The Civil Service Reform Act of 1978 was the most far reaching reform of the federal government personnel system since the merit system was created in 1883. The Future of Merit reviews the aims and rates the accomplishments of the 1978 law and assesses the status of the civil service. How has it held up in the light of the National Performance Review? What will become of it in a globalizing international system or in a government that regards people as customers rather than citizens?

Contributors examine the Senior Executive Service, whose members serve between presidential appointees and the rest of the civil service. These crucial executives must transform legislative and administrative goals into administrative reality, but are often caught between opposing pressures for change and continuity. In the concluding chapter Hugh Heclo, many of whose ideas informed the 1978 reform act, argues that the system today is often more responsive to the ambitions of political appointees and the presidents they serve than to the longer term needs of the polity. On the other hand, the ambition of creating a government-wide cadre of career general managers with highly developed leadership skills has not been fulfilled.

Other contributors helped to frame the 1978 act, helped to implement it, or study it as scholars of public administration: Dwight Ink, Carolyn Ban, Joel D. Aberbach, Bert A. Rockman, Patricia W. Ingraham, Donald P. Moynihan, Hal G. Rainey, Ed Kellough, Barbara S. Romzek, Mark W. Huddleston, Chester A. Newland, and Hugh Heclo. Six former directors of the Office of Personnel Management commented on early versions of these chapters at a 1998 conference.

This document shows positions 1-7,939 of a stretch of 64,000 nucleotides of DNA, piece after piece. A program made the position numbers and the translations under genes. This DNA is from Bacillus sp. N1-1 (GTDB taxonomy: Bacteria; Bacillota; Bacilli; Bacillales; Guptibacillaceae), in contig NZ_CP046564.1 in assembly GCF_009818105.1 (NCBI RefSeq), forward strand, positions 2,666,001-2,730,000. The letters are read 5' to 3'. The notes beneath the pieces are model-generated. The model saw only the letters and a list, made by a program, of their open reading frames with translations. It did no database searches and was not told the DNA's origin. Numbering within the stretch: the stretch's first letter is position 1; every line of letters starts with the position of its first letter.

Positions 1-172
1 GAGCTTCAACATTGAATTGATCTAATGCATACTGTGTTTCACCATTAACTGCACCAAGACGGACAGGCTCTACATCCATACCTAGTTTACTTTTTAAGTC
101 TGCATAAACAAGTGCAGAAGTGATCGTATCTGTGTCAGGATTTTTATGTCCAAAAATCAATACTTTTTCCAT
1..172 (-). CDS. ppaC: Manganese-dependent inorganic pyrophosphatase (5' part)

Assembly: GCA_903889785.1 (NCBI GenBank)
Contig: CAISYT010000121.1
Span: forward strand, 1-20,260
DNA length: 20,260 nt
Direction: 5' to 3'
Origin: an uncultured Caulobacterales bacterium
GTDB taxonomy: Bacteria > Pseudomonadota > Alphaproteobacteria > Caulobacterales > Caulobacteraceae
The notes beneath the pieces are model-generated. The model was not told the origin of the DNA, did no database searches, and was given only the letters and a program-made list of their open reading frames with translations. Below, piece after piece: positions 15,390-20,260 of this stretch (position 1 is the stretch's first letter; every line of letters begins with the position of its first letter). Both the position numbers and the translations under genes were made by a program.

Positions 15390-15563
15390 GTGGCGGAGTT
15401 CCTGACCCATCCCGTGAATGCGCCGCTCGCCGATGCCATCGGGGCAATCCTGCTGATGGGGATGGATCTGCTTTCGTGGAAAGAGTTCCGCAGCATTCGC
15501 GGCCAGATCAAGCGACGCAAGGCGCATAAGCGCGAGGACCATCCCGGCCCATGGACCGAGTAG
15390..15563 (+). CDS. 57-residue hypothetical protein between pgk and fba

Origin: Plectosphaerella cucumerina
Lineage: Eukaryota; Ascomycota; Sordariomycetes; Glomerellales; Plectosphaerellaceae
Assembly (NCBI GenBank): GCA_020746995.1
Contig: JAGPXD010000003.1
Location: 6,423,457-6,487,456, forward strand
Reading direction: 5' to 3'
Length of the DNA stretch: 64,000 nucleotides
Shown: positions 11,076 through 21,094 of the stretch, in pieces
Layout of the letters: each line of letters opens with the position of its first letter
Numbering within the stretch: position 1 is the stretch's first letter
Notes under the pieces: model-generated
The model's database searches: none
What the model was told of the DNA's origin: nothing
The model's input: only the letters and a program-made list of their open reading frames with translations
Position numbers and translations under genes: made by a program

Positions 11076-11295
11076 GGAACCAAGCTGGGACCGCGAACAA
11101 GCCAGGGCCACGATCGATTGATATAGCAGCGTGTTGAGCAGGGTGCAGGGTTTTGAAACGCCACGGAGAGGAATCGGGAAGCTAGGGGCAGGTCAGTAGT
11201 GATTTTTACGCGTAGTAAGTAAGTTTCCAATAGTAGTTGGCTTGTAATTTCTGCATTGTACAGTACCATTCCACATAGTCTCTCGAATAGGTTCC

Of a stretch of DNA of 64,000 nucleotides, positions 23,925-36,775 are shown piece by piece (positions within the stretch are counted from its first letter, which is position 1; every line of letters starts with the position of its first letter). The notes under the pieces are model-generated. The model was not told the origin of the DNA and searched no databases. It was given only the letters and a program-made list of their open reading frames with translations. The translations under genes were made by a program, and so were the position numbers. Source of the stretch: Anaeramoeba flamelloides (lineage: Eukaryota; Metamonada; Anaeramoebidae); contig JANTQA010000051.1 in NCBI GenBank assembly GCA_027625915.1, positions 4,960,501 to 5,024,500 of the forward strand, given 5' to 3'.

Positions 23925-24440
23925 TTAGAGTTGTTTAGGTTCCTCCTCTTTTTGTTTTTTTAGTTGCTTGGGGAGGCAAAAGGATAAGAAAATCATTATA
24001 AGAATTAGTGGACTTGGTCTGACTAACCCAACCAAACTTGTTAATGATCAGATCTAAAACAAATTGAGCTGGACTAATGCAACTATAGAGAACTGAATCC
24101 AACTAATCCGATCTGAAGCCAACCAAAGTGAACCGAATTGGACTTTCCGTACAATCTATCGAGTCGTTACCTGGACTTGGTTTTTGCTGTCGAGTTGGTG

James P. Pfiffner is professor of government and public policy at George Mason University. Douglas A. Brook is vice president–government affairs for the LTV corporation and former acting director of the Office of Personnel Management.


Introduction: Merit and the Civil Service Reform Act

1. Government Legitimacy and the Role of the Civil Service
2. What was behind the 1978 Civil Service Reform?
3. The National Performance Review as Implicit Evaluation of CSRA: Building on or Overturning the Legacy?
4. Senior Executives in a Changing Political Environment

5. Evolving Dimensions of Performance from the CSRA Onward
6. Civil Service Reform and Incentives in the Public Service
7. Accountability Implications of Civil Service Reform

8. Onto the Darkling Plain: Globalization and the American Public Service in the Twenty-first Century
9. Politics of Transition from the Administrative to the Facilitative State
10. The Future of Merit


“For those of us concerned about maintaining a competent, effective, and honest civil service, this book vividly and effectively sets out the challenges in doing so. It should be an important part of the agenda for the next President and the next Congress.”—Paul Volcker, former chairman of the Federal Reserve Board and of the National Commission on Public Service

“Passage of the Civil Service Reform Act was controversial, and there is still controversy over its effectiveness. A book of this sort will be well received and anxiously read by specialists in public administration, public policy, and public personnel administration.”—H. George Frederickson, University of Kansas